Abe and I were on the same wavelength for sure. I fully understood what he meant when he said he wished to “revive Japan” when he came to power. Subtle differences between us naturally developed over individual issues. Although we agreed on the general direction of Japan’s foreign policy with Russia and China, we differed on near-term policies. I would ask him to clarify these differences, and each time Abe would take pains to sincerely explain his position.
In September 2016, a Japanese-Russian summit was held in Tokyo and Abe’s hometown of Nagato City, Yamaguchi Prefecture in western Japan. This time, Abe and Russian President Vladimir Putin decided to forge ahead with several bilateral economic projects without making headway in negotiating a Japan-Russia peace treaty and the coveted return to Japan of four northern islands held by Russia since the end of the last war. Naturally, I was unable to give high marks to the summit.
Two years later, in September 2018, Putin proposed signing the peace treaty “with no strings attached” out of the blue at the Russian-sponsored Eastern Economic Forum in Vladivostok. The Russians had two treaties in mind. Their strategy: 1) they would agree on reciprocal peace, friendship, and cooperation under the first treaty, and 2) on the basis of the first treaty, they would conclude a second treaty concerning the territorial issue at a later date.
Abe’s predecessors had worked hard over the decades to regain all of the four northern islands. The results of their efforts could be seen in the various agreements signed with Russia, including: the 1956 Japan-Soviet Joint Declaration (signed with Prime Minister Nicholai Bulganin); the 1993 Tokyo Declaration (signed with President Boris Yeltsin); the 1997 Krasnoyarsk agreement (signed with Yeltsin); the 1998 Kawana Proposal (made to Yeltsin); and the 2001 Irkutsk Statement (signed with Putin). I was agitated because I felt Abe was trying to jump over the long and tough history of negotiations with Russia to return to the 1956 document, which stipulated that Russia would return two smaller islands in order to sign the peace treaty with Japan at a later date.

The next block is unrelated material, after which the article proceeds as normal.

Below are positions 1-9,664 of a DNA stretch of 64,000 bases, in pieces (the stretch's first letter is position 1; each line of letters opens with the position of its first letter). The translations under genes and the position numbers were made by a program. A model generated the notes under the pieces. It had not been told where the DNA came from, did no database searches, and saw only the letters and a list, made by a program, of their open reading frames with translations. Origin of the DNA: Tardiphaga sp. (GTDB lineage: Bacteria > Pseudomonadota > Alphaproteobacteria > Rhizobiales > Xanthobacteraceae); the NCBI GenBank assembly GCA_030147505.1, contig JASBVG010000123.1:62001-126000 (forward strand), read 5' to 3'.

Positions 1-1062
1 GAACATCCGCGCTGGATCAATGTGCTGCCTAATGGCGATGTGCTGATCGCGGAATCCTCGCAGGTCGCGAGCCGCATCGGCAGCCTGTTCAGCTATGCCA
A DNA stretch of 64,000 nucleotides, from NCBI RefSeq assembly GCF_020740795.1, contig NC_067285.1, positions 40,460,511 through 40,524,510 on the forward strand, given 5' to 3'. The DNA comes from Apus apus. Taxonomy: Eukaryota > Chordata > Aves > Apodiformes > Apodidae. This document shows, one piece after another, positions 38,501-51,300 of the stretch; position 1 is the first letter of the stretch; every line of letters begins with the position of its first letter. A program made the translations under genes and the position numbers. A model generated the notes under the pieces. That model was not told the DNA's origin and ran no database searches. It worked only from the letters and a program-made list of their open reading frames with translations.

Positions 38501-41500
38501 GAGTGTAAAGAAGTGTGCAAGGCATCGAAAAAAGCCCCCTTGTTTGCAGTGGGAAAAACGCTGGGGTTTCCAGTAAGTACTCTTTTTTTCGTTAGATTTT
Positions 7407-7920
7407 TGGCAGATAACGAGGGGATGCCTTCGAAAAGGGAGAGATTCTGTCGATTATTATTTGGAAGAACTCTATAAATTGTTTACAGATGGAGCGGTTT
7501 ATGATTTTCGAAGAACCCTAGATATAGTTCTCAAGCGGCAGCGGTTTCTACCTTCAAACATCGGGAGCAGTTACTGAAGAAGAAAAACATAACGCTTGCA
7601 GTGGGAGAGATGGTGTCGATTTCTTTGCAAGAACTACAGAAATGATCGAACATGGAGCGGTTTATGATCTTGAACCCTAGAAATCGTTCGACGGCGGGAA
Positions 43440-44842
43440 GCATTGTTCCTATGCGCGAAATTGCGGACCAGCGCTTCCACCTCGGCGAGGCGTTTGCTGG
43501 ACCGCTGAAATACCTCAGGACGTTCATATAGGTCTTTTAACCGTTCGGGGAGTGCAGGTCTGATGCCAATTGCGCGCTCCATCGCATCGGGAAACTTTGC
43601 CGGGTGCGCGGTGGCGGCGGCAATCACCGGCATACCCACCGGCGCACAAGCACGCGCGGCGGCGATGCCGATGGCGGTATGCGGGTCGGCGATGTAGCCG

After explaining to me that Russia would not budge an inch so long as Japan stuck to its demand for all the four islands and that former Japanese residents of the islands were all getting on in years, Abe reminded me that Japan should always bear in mind that it had China and Russia to deal with at the same time.
He warned me that a very difficult situation for Japan would be created if China and Russia were to team up. As China’s power continued to build up, and Russia’s to decline, Abe was contemplating a strategy to not push Russia toward China unnecessarily.
In comparison with this broader strategy, the importance of discussions on a return of the Russian-held islands naturally would wane, relatively speaking. Although Abe’s grand geopolitical strategy went down the drain with the Russian invasion of Ukraine, Abe cast a sharp eye on the whole of the Eurasian continent and both China and Russia, contemplating the northern island issue within a larger framework. It was indeed a splendid strategy.
“Abe is like Yoshida Shōin”
Ikuo Kiyohara has long supported Abe’s political activities in his native Yamaguchi Prefecture. Abe once confided in me about Kiyohara’s personality, noting that despite their long friendship he had never been asked to do Kiyohara a favor. When he paid the much criticized visit to Yasukuni Shrine (as an incumbent prime minister) in December 2013, Abe recalled that Kiyohara “just said, ‘Thank you, Mr. Prime Minister, for going to Yasukuni Shrine.’” Abe remarked that he was indeed fortunate to be supported by such good people.